critics note. They say numerous relationships could be tossed into
turmoil. Children could lose not only their "fathers," but people they
thought were aunts, uncles, cousins and grandparents.

"When you start spinning out the potential human relationships that get
affected here, and all the scenarios that could play out, it's very
troubling where you could end up," said Paula Roberts of the Center for
Law and Social Policy in Washington, D.C.

The Bee's Jim Sanders can be reached at (916) 326-5538 or .

Copyright The Sacramento Bee / ver. 4
Sacramento Bee Home:


The Sacramento Bee
Wednesday, May 29, 2002

Men gain a rare victory in political gender war as DNA bill passes
by Dan Walters -- Bee Columnist

Among its other shortcomings of omission and commission, the California
Legislature is a very inconsistent purveyor of public policy, constantly
enacting legislation that reverses other laws, sometimes even within the
same legislative session.

While the syndrome is not a new one, the rapid turnover of legislators
mandated by term limits may exacerbate it as it damages institutional
memory. New people have new slants on matters of public policy and are not
shy about engraving them into law, regardless of how they may conflict
with past policies.

Most of the time, this erratic policy-making is merely annoying to those
who must interpret and implement the Legislature's emissions, but in
certain fields, it has a real human impact. And nowhere is that more
evident than in the treacherous minefield of laws and policies affecting
relations between men and women.

The Legislature (and the governor) decree whose interests will have
primacy as about 100,000 marriages are dissolved in California each year.
The allowable grounds for divorce, the levels of child support and
alimony, and the rules governing prenuptial agreements are among the pithy
matters that the politicians decide, and it's a rapidly evolving policy area.

The election of more women to the Legislature -- itself largely a product
of term limits -- and the major influence that women's rights advocates
have achieved within the dominant Democratic Party have tilted the
political balance in the war between the sexes toward women in recent years.

A landmark domestic relations policy change occurred when the Legislature
imposed tougher standards on child support -- so tough, in fact, that it
sparked creation of men's rights groups. They complained that divorced
dads, even conscientious ones, are being treated like criminals, subject
to having their wages seized arbitrarily and having visitation rights ignored.

In 1996, the men won one, after a fashion, when the Legislature passed and
then-Gov. Pete Wilson signed legislation declaring alimony to be temporary
support aimed at making recipients become self-supporting "within a
reasonable period of time." And it would allow their alimony to be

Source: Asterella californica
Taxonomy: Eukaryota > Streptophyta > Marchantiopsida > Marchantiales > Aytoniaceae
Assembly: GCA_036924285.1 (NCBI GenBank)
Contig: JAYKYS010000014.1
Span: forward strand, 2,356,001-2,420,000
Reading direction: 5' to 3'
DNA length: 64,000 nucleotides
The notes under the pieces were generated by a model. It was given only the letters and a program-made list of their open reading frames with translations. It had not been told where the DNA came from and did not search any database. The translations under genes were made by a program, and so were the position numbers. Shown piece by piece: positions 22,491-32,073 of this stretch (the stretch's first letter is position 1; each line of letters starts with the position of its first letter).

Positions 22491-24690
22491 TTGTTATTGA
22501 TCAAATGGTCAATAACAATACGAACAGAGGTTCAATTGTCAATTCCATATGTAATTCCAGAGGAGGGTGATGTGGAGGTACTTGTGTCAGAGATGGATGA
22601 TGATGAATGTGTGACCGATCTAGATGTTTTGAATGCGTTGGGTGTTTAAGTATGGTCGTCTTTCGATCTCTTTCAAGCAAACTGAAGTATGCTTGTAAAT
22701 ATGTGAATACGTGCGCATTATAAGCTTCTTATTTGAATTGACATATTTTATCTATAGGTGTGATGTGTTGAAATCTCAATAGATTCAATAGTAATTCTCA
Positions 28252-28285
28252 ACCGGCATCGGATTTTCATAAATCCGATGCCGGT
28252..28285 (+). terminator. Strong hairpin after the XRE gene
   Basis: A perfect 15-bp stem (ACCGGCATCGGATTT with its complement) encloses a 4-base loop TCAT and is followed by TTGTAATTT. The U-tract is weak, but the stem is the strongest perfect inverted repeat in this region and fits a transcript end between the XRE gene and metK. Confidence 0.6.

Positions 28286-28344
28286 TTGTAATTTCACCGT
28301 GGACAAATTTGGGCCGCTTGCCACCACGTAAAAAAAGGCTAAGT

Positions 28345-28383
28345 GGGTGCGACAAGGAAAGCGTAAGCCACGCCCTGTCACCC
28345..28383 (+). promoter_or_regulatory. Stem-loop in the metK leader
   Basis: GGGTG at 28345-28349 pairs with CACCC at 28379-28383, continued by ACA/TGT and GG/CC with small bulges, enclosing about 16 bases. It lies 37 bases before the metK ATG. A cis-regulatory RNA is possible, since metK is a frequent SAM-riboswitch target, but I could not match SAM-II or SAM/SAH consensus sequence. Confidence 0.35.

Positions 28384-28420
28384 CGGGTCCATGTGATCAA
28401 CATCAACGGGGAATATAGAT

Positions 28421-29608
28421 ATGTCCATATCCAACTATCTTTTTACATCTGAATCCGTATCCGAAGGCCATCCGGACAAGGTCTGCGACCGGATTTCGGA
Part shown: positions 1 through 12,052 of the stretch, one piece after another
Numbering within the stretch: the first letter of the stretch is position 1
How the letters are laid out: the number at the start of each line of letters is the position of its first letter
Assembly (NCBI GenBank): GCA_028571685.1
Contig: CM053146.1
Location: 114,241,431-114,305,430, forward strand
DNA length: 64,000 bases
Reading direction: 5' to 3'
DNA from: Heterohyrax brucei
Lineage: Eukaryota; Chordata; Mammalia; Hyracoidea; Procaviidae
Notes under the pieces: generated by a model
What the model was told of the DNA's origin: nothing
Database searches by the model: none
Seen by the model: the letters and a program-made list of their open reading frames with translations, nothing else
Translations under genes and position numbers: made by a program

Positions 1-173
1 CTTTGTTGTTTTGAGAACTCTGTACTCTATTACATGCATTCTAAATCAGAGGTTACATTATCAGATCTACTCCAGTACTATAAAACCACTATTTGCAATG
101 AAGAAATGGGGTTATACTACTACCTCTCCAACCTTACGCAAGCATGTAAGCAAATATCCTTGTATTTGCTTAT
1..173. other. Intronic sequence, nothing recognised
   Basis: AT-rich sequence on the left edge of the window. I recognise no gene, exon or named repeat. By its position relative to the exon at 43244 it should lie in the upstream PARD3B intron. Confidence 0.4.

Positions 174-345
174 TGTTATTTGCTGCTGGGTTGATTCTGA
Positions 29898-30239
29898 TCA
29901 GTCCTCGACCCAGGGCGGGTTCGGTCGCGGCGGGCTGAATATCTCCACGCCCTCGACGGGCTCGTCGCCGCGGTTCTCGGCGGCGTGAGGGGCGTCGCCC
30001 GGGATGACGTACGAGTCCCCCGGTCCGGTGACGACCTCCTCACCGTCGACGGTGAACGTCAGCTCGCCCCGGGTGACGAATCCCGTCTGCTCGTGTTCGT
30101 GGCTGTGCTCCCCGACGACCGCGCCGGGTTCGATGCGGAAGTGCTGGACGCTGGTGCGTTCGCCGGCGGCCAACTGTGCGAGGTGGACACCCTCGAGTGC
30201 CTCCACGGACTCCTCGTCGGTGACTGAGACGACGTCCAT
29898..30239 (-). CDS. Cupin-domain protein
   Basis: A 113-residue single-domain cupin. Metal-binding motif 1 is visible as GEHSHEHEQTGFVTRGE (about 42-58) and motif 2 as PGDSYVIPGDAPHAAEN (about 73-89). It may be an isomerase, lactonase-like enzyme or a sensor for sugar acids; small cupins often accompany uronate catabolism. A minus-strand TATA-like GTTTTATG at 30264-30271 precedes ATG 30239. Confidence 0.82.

terminated if they failed to move toward self-support. Women's rights
groups didn't like it, saying it could allow ex-spouses -- women
overwhelmingly -- to be hauled into court and threatened with cutoff of
their support payments if they didn't return to school or get jobs.

The groups that opposed the new alimony law tried to have it repealed, but
could not win as long as Wilson remained governor.

"The only collection of women who oppose this bill are second wives,"
then-Assemblywoman Sheila Kuehl said as she urged a repeal.

In 1999, after Gray Davis succeeded Wilson as governor and Democrats had
achieved larger legislative majorities, Kuehl and other women's rights
champions in the Legislature pushed through a repeal, which Davis signed.

Last year, Davis and other Democrats delivered another victory to the
distaff side of the gender war when they enacted a Kuehl-carried bill that
would void any prenuptial agreements unless the spouses were represented
by attorneys or waived that right.

The measure was sparked by a state Supreme Court decision upholding the
prenuptial agreement signed by the former wife of baseball star Barry
Bonds, even though she was not represented by an attorney.

The men won a rare skirmish in the state Assembly on Tuesday when it voted
51-3 to make it easier for men to challenge child-support orders when DNA
tests prove that they are not the biological fathers of the children involved.

The measure is backed by men's rights groups, and advocates, including its
author, Assemblyman Rod Wright, D-Los Angeles, said it was a matter of
fundamental fairness, likening it to DNA tests that free wrongly convicted
prisoners. But critics said it would plunge more children into poverty,
and Assemblywoman Jackie Goldberg, D-Los Angeles, said it would resurrect
the "age-old double standard."

The Wright bill faces an uncertain future in the Senate, and even if it
clears that hurdle, an uncertain fate in Davis' hands. He's quite aware
that he needs female voters to win re-election.

The Bee's Dan Walters can be reached at (916) 321-1195 or .

Copyright The Sacramento Bee / ver. 4
Sacramento Bee Home:
Related articles/websites:

Q: Should courts allow DNA testing to determine paternity in child-support
Symposium -- Insight Magazine, 27 May 02
YES by Dianna Thompson
NO by Jenny Skoble
[both responses were posted on 06 May 02]

Truth is no defense in state paternity suits
by Dianna Thompson -- San Francisco Examiner, 15 Apr 02

[the above article was also published under a different title:
DNA Evidence: Enough to Exonerate Dads?
by Dianna Thompson -- MND, 11 Apr 02]

DNA Shakes Up Child Support Law
Rights: System is challenged by men forced to pay for children who are not
by NICHOLAS RICCARDI -- LATimes, 15 Apr 02
[link has expired; article copy is available by request to acfclist]

California Paternity Justice Act:
If the Genes Don't Fit, You Must Acquit
by Glenn J. Sacks --, 15 Mar 02

California Bill Search/Information
[search for AB 2240]

Official California Legislative Information

US Citizens Against Paternity Fraud
Carnell Smith -- Victim, Director & Founder